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Tuesday, May 8, 2012

Can Celtic Historical Romance Be Authentic?

It's been some time since I've read a historical romance.  When I have read in this genre, I enjoyed reading about the Celts.  That's why I chose to review Celtic Storms by Delaney Rhodes for The Bookplex.  Here is my review below.

I did like Patrick, the hero of this historical paranormal romance, very much.  He is strong yet vulnerable.  I was interested in the concept, and the situation of the O’Malley clan was compelling.  I admit that I preferred the heroine’s cousin, Kyra, over the heroine, Darina.  This bodes well for the sequel which focuses on Kyra.

On the other hand, I disliked the stereotypical villain and the cliffhanger ending.  I was already prepared to purchase the sequel.  The emotional manipulation of a cliffhanger was unnecessary. 

There were a couple of minor historical errors that I could forgive because they had no impact on the plot.  My qualms about the scheduling of the wedding because of the symbolism of that date in the ancient Celtic religion seemed to be a more serious issue, but I learned during a web search that it was actually a traditional time for weddings among the ancient Celts.  I found that there is pro and con discussion among current Pagan practitioners about the desirability of a wedding on that date.  So I no longer have so much difficulty with when the O’Malley clan planned to celebrate Patrick and Darina’s marriage.

Despite the drawbacks of this particular outing, I hope to return to the world of the medieval O’Malleys of Ireland soon.

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Research Inspired By This Novel

The historical/cultural inaccuracies in Celtic Storms were minor and relatively few.  This was a more authentic Celtic historical romance than many others that I had previously encountered.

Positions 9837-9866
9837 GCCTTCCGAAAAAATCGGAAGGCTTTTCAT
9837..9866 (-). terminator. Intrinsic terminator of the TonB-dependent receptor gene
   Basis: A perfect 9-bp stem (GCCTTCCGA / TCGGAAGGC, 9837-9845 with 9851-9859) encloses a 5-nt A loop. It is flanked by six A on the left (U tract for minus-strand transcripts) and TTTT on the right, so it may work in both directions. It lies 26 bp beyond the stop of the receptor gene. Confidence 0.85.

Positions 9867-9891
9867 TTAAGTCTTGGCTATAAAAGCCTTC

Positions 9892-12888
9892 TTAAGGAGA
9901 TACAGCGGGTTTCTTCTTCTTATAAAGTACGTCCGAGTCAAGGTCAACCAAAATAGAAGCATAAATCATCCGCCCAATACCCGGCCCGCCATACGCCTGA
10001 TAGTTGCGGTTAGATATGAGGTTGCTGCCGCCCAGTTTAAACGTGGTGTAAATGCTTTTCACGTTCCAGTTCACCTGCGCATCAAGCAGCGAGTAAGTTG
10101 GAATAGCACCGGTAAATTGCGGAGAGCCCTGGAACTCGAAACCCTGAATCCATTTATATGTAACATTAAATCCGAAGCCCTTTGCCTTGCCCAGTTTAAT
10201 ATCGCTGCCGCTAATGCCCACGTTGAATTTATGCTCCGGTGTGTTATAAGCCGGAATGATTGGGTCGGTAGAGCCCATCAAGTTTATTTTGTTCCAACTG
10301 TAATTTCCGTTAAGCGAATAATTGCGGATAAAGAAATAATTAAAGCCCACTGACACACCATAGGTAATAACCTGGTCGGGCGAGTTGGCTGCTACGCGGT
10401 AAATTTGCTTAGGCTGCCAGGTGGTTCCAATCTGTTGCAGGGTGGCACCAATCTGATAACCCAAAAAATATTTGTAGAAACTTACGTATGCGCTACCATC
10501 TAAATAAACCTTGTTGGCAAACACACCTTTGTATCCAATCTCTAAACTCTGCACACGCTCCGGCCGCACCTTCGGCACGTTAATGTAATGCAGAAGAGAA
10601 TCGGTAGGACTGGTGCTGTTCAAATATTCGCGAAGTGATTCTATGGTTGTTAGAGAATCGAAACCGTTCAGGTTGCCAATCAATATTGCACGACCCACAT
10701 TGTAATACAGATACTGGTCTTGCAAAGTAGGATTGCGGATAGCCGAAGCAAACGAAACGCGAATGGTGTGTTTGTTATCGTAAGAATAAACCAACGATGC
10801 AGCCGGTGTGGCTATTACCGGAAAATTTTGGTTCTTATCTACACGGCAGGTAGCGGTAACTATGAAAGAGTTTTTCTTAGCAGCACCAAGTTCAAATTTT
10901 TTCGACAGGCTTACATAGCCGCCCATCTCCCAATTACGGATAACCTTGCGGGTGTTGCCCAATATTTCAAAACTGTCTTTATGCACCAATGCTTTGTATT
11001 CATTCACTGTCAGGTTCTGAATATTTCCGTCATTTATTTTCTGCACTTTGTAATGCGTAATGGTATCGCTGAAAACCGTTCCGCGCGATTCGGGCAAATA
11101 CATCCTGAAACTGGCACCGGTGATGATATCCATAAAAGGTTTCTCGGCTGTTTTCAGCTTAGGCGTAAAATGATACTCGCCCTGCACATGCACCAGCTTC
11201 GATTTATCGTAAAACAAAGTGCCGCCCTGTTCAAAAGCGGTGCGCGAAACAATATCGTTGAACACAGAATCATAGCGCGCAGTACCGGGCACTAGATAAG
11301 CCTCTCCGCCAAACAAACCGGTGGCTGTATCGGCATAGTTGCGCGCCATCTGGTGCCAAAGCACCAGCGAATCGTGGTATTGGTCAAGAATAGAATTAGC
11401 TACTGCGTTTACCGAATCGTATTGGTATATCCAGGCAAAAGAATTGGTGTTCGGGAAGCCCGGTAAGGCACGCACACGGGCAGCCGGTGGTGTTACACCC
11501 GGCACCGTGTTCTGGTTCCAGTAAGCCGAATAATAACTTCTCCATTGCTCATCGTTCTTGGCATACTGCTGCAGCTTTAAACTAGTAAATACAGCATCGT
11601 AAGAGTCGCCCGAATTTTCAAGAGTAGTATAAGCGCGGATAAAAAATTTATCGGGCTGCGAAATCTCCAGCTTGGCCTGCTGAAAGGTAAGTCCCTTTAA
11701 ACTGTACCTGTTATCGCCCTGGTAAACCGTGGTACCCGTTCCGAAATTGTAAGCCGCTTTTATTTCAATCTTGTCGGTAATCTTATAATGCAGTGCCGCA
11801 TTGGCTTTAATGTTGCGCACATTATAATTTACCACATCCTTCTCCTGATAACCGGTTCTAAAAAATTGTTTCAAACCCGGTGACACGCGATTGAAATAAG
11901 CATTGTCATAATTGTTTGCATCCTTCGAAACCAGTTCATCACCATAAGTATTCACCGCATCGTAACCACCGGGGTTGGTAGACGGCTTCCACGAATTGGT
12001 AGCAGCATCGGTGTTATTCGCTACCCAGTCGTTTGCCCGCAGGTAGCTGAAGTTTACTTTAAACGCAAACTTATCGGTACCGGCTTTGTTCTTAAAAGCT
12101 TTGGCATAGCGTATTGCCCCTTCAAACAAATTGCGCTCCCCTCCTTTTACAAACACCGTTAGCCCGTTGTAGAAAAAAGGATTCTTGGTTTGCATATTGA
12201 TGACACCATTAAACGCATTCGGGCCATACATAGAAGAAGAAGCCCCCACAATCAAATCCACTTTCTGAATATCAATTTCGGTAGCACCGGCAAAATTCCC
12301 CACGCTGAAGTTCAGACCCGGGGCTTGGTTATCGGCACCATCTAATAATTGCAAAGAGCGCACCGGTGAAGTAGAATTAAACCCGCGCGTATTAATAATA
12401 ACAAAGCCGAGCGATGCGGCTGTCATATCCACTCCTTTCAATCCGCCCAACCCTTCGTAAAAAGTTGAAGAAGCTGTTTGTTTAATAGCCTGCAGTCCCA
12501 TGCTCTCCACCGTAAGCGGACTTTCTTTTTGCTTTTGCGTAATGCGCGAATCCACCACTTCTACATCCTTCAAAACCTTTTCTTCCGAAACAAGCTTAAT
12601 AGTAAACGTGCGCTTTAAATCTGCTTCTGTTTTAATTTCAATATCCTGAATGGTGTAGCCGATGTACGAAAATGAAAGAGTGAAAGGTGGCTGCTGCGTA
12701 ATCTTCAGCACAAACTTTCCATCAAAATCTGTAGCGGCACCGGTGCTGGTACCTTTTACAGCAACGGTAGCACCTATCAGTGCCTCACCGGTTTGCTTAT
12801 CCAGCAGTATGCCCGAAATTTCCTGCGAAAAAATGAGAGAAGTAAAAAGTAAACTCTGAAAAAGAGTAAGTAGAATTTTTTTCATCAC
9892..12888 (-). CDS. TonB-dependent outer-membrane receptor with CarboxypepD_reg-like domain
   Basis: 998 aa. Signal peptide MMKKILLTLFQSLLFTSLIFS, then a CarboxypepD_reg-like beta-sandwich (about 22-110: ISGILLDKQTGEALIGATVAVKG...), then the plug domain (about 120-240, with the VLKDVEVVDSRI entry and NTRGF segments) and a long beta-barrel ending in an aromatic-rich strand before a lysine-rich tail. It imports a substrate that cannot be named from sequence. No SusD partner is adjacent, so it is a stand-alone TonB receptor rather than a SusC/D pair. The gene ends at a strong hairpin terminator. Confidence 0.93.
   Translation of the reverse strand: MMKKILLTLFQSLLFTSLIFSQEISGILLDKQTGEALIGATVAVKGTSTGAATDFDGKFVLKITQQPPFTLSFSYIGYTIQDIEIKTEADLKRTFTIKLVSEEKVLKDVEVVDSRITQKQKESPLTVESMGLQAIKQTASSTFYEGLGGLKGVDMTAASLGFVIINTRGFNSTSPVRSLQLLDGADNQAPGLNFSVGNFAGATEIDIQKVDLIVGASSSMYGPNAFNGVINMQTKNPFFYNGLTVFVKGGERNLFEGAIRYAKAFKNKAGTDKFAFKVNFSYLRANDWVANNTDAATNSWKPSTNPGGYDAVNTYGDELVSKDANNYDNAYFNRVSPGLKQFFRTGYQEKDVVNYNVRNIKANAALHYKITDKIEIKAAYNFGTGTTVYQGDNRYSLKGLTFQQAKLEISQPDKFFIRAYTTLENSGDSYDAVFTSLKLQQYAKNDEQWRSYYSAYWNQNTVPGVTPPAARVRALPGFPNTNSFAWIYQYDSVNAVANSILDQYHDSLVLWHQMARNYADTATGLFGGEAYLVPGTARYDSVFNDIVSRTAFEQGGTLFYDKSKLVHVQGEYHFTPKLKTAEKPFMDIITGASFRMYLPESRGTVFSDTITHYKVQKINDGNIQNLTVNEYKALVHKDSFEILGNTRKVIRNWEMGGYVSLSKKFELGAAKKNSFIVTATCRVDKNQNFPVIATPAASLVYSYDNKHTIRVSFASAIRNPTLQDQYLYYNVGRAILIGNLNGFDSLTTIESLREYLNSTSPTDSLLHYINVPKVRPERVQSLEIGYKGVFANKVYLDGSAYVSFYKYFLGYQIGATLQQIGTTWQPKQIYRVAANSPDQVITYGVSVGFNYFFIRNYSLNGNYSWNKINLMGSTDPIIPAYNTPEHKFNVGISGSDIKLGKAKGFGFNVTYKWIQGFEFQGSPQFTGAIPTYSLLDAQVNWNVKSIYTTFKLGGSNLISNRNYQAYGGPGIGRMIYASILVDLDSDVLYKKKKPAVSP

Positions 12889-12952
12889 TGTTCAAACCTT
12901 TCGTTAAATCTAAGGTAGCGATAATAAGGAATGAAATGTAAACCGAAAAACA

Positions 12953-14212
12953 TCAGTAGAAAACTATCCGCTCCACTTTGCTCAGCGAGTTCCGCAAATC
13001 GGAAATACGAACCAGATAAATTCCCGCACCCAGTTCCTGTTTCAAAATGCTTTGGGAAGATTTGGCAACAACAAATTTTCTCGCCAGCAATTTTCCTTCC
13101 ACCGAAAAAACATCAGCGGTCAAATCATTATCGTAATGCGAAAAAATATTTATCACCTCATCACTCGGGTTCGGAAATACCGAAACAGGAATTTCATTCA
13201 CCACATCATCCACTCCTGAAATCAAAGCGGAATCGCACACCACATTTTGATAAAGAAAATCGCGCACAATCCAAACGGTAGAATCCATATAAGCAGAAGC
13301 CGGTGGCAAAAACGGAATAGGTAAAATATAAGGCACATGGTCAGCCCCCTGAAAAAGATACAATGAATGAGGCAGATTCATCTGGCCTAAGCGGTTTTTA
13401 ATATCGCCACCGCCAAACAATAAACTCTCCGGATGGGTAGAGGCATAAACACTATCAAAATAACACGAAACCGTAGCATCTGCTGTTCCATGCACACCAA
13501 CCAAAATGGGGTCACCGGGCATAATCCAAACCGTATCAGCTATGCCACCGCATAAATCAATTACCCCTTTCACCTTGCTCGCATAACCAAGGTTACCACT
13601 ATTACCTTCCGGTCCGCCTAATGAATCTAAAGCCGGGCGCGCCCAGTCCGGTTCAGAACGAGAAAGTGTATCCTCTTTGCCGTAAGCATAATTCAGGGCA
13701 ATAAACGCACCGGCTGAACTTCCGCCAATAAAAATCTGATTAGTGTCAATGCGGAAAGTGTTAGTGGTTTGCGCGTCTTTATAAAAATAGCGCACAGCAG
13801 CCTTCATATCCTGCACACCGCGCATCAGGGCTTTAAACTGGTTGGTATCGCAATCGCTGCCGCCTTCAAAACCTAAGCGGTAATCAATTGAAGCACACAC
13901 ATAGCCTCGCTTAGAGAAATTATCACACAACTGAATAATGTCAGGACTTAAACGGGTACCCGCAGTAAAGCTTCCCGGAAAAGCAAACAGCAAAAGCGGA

The first problem I found in this novel was the use of Laird which I knew to be a Scottish title of nobility.  It comes from an Anglo-Saxon word meaning Lord.  Laird later became a surname in Ireland, but a look at the genealogy of Irish Laird families reveals  that these were families who emigrated from Scotland.  An example of such a Scots-Irish family named Laird can be found on  The Irish Gaelic word for Lord is Tiarna which is derived from the Old Irish Tigerna.  Delaney Rhodes could easily correct this in a new edition with a global search and replace.

Another small problem is the implication in this novel that horse drawn vehicles were an import to medieval Ireland.  I learned that archaeology places chariots in Ireland as early as 2000 B.C., and that there were innovations in chariot design particular to Ireland.

A mention of  the Goddess Rosmerta in an oath intrigued me.  I discovered that she is a Goddess of Gaul, not of Ireland.  Rosmerta is associated with fertility and plenty.  She carries the cornucopia. 

Here are the web pages that I consulted:


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